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Editing to specify more clearly the scenario.

I have to write a xml file, the info comes from several beans (not even whole bean, jsut subset of some of them), some of the beans contain lists etc. So I cannot just give xstream one root bean and let it write the xml. Also some formatting might need to fulfill some conditions, but the previous issue is the one

Right now I am using JDOM to create the doc in memory, and eventually I use a XMLOutputter to write the doc to a file.

But the beans I want to write can have very large lists of other beans etc, and the memory used can be quite high.

So I suspect there should be a better way in terms of memory? I already create the xml for some beans inside the larger bean with xstream and append them as Elements to the JDOM.

I was hoping the same way its more memory efficient to parse xml using a pull parser, the same could be apply to writing xml.

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closed as unclear what you're asking by Raedwald, Prune, Brent Washburne, David Brossard, NicolasMoise Jan 25 at 23:04

Please clarify your specific problem or add additional details to highlight exactly what you need. As it's currently written, it’s hard to tell exactly what you're asking. See the How to Ask page for help clarifying this question.If this question can be reworded to fit the rules in the help center, please edit the question.

up vote 1 down vote accepted

Let me get this straight: You start off with a tree of beans. You wish to use these to construct an XML document following their structure but with its own syntax/schema so simple bean XML serialization is out of the question...

If that is so, JAXB as recommended by Blaise Doughan is a good suggestion. If, however, you require a much finer control over the XML formatting, you need to do some highly specific serialization, or perhaps you wish to remove some bean references while creating the XML to allow garbage collection during the execution, then the Streaming API for XML (StAX) might be what you need. You can write XML constructs to a stream with it.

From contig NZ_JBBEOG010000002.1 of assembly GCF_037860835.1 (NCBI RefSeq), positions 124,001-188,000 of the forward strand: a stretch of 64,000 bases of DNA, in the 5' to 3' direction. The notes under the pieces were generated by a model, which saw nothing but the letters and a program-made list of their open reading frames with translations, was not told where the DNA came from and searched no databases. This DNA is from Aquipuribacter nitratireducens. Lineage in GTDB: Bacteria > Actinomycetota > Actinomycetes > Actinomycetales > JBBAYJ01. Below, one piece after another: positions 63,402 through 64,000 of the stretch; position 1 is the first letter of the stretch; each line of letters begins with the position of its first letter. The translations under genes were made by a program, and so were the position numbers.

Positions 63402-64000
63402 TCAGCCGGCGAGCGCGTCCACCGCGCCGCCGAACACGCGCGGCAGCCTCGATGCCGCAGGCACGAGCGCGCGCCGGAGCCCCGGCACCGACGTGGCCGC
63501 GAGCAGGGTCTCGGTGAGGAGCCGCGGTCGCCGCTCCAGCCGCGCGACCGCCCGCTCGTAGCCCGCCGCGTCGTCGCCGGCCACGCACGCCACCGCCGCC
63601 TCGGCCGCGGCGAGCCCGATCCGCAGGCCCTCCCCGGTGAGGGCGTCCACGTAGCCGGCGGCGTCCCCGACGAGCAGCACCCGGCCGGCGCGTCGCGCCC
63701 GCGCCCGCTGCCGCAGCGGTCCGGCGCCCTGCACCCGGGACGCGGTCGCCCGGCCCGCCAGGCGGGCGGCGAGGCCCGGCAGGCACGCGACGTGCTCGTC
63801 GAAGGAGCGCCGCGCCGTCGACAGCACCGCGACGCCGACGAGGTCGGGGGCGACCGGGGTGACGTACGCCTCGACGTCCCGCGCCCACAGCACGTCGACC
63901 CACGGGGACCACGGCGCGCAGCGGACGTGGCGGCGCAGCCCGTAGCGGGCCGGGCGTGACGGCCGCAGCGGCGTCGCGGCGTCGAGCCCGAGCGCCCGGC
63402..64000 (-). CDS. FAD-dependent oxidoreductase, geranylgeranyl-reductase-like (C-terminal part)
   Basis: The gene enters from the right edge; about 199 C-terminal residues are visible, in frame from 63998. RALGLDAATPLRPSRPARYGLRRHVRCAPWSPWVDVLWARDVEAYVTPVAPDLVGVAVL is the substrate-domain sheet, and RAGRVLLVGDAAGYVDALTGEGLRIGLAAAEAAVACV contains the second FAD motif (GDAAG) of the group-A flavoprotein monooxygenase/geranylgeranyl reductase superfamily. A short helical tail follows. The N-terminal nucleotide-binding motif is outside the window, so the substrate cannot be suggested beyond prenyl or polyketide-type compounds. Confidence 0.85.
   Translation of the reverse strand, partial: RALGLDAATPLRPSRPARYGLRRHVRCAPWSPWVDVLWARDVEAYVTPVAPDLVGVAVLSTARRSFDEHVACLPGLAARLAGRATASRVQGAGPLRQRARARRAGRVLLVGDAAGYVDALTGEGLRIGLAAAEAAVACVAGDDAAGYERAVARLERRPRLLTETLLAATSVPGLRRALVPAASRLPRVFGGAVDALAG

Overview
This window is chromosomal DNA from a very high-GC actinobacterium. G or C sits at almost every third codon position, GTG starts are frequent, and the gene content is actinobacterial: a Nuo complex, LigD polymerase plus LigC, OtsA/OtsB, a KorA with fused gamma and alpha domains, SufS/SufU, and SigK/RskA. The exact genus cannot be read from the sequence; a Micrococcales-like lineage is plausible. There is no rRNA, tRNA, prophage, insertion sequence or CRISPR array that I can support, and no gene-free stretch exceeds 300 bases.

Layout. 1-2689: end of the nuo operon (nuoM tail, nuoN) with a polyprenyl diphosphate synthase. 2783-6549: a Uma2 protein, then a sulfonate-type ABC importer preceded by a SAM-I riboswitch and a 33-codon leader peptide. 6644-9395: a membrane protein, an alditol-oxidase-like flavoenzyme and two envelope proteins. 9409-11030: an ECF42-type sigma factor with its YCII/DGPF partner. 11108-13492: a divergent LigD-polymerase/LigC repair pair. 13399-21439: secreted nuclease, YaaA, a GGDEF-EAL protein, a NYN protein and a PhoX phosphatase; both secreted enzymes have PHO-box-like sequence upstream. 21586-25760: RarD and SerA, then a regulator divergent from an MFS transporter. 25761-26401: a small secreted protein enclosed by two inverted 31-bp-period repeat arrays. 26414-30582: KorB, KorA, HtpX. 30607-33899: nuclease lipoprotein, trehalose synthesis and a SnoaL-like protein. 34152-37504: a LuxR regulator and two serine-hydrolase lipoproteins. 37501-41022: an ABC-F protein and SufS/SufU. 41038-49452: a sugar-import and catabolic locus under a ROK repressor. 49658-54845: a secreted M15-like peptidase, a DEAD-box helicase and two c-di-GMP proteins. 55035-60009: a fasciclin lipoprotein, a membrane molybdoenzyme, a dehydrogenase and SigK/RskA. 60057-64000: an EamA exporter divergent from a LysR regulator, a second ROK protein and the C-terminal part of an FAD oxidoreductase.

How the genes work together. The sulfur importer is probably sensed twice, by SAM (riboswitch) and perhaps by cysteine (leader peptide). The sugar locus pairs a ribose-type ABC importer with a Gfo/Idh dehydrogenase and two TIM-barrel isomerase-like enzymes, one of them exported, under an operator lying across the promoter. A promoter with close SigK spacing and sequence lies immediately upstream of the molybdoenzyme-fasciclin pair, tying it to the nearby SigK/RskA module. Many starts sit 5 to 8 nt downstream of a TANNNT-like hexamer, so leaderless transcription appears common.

Sorry if it isn't exactly what you meant. If I'm getting it wrong, could you give us a small usage scenario?

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edited my question to try to clarify – Persimmonium Apr 5 '11 at 13:19
First option: you could write out to a stream using StAX. Class XMLStreamWriter should come in handy. You'd need to do some minor reading regarding the use of StAX. Should you be familiar with the Java XML APIs, it'll be easy. An XMLStreamWriter is created with another stream, so you can drop to the underlying stream for some parts if needed. Just use some flushing to make sure the XML stuff was already written to it. Considering you already convert your beans to JDOM structures, this is probably not a huge adaptation. – G_H Apr 5 '11 at 14:11
Second option: using JAXB. Does more stuff for you, but is more complex and might not be entirely suitable to what you're trying to do. A JAXB Marshaller, which generates XML from beans, can be set to create an XML fragment rather than a whole document. You could use this to assemble a document. I think StAX is more interesting in your case. It has filled the long standing gap of a standard XML "writer" for Java. JDOM is nice to use but a memory hog. DOM APIs make document construction simple, but you'll have large datastructures in memory. – G_H Apr 5 '11 at 14:16